It is not all in the name: the challenge of naming practices and traditions

 

The traditional Western European genealogical representation of a person’s name is adequately illustrated by this example from the FamilySearch.org website. 

Here is an example of a name from the Netherlands in the 18th century as recorded in the FamilySearch.org website: Isaac Eizik Marcus Mordechai de Vries. What is not recorded is the fact that most Jews did not have family names in the Netherlands before 1811. See "Jewish Genealogical research in the Netherlands, Compiled by Reinier Bobbe z”l, Jan Sanberg, Ury Link, Moshe Mossel and Ben Noach." What would appear to be a surname, "de Vries," is simply a designation of the family’s origin. "De Vries" as explained in a Wikipedia article has the following meaning:
De Vries is one of the most common Dutch surnames. It indicates a geographical origin: "Vriesland" is an old spelling of the Dutch province of Friesland (Frisia). Hence, "de Vries" means "the Frisian". The name has been modified to "DeVries", "deVries", or "Devries" in other countries.
Variant form(s): DeVries, Devries, Vries
Language(s): Dutch
Region of origin: Netherlands
Meaning: The Frisian

Additional spellings of the name also include DeFries, DeFriez, and De Friez. Some of these variations are recorded for members of the same family. Again quoting from the article above on Jewish research,

A Jewish male child is traditionally named after his grandfather, apart from a few exceptions, so from the name “XXXX son of YYYY” the names of both grandfather (XXXX) and father (YYYY) can usually be deduced.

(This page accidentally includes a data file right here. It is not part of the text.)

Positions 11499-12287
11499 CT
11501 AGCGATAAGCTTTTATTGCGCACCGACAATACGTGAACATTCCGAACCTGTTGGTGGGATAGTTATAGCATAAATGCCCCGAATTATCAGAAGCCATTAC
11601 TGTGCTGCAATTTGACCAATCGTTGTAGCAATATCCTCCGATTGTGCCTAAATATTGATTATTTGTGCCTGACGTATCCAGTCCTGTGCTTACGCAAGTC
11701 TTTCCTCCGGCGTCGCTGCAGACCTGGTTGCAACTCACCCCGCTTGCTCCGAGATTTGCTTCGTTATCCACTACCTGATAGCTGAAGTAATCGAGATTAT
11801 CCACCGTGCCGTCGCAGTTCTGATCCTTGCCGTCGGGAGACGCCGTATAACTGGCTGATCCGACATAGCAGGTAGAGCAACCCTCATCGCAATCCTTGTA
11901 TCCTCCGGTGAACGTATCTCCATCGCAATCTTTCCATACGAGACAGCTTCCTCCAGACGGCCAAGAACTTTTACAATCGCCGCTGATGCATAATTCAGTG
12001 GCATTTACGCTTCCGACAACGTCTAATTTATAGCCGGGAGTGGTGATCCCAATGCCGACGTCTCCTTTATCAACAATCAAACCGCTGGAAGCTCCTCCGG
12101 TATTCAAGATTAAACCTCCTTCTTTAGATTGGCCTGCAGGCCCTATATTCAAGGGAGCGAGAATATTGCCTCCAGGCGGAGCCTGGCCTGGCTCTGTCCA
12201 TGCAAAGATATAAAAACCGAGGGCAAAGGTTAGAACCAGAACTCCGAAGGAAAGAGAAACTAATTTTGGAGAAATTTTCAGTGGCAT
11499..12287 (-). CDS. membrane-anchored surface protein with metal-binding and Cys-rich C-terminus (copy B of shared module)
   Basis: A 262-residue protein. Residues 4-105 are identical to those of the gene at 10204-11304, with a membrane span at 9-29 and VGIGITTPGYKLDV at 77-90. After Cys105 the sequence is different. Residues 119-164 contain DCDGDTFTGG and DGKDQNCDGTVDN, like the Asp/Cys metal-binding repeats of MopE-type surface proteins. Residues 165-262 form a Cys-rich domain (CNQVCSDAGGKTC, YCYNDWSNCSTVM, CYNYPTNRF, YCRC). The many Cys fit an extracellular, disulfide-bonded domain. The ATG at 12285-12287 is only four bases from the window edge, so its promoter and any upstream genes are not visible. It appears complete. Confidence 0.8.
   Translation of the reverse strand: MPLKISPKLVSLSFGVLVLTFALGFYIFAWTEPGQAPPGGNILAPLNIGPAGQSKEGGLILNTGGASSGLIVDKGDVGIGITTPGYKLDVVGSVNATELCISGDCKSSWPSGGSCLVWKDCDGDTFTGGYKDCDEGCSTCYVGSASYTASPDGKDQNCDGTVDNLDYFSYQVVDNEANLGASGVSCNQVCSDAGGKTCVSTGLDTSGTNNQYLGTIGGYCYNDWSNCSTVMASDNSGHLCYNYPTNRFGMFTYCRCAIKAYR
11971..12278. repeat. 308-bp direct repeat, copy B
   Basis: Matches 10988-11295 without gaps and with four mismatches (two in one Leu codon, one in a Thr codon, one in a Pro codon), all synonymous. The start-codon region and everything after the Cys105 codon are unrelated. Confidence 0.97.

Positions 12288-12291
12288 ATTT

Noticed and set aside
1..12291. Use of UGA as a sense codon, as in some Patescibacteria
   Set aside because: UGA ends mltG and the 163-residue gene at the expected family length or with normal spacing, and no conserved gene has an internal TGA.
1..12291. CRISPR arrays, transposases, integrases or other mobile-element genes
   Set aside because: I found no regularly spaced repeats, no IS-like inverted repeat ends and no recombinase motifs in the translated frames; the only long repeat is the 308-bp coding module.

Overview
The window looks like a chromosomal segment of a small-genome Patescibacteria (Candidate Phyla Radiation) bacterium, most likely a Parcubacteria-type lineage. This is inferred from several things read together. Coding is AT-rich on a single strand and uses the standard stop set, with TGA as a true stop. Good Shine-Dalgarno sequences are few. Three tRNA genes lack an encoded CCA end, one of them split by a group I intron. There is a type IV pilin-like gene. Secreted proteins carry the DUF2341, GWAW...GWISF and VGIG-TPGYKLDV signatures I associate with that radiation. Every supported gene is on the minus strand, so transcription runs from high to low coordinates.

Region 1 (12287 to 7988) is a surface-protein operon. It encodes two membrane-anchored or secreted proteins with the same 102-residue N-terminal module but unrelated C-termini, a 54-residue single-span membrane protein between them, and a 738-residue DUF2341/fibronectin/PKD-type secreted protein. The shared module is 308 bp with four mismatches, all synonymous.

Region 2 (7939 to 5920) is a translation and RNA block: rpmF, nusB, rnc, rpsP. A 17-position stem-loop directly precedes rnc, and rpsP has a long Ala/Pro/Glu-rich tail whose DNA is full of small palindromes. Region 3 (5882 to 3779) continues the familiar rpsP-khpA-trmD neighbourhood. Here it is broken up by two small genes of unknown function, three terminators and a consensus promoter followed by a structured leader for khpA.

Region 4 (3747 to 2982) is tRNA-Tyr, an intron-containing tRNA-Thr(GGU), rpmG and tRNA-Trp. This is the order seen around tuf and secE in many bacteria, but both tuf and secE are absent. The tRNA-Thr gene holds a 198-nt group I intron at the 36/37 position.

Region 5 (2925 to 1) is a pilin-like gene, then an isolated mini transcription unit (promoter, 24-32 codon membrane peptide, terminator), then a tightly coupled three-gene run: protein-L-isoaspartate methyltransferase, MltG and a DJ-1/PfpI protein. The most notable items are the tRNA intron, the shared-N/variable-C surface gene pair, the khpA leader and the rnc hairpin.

A Jewish female child is likewise named after her grandmother, and the same rules apply.

In the text on gravestones the name of the mother is usually mentioned as well (“XXXX born from ZZZZ” or: “the name of his/her mother is ZZZZ”). Posthumous children on the other hand are named after the father who recently passed away.

Among Sephardim, as is customary among non-Jews, children are often named after the father while he is still alive.

While civil names do not often give a good indication for establishing family relationships, the Hebrew names often give more support for the reconstruction of family ties, taking regional distinctions into account.

Please refer to the article for additional important details regarding the naming practices. 
It is extremely important to genealogical research to note that the name entry form at the beginning of this post makes no allowances for any of the important information concerning the names in the examples I have given so far. Another important statement from the article is that civil names do not often give a good indication for establishing family relationships. 
If you had Jewish ancestors in the Netherlands in the 18th Century and before, how would you enter the names of your ancestors in order to avoid losing all the information that could be contained in the names themselves?
In this post, I am focusing on Western European names. But as an aside, I might mention Shoshone or Shoshoni naming practices used well into the 19th Century. Here is one example of an academic article on Shoshoni naming practices. 
Chamberlin, Ralph V. 1913. Place and Personal Names of the Gosiute Indians of Utah. Proceedings of the American Philosophical Society 52,208.1-20. See also Shoshoni Dictionary

Here is a quote from the article from the section where individual names are discussed. 

Among the Gosiute many personal names are given in reference to some feature of the physical appearance. Thus, a boy with conspicuous ears that stand out from the head is named K?m’o-r?p, meaning, in effect, " Rabbit ears " or " he with rabbit ears." Another young man who has a spinal curvature is called in full ‘ I’ca-gwaim-no-dsup, " Person whose back appears broken " ; a girl with a considerable growth of hair on her upper lip goes under the name M?’ts?mp, from mo’tsu, muts, meaning moustache; a boy who is tall is Nan’nan-tci, from mchna’hna, to grow up, grow up high, and a tall woman is similarly called Na’ See Stable URL: https://www.jstor.org/stable/983995

Are these given names or surnames. In any event, they do not covey any form of family relationship and should not be considered to be surnames.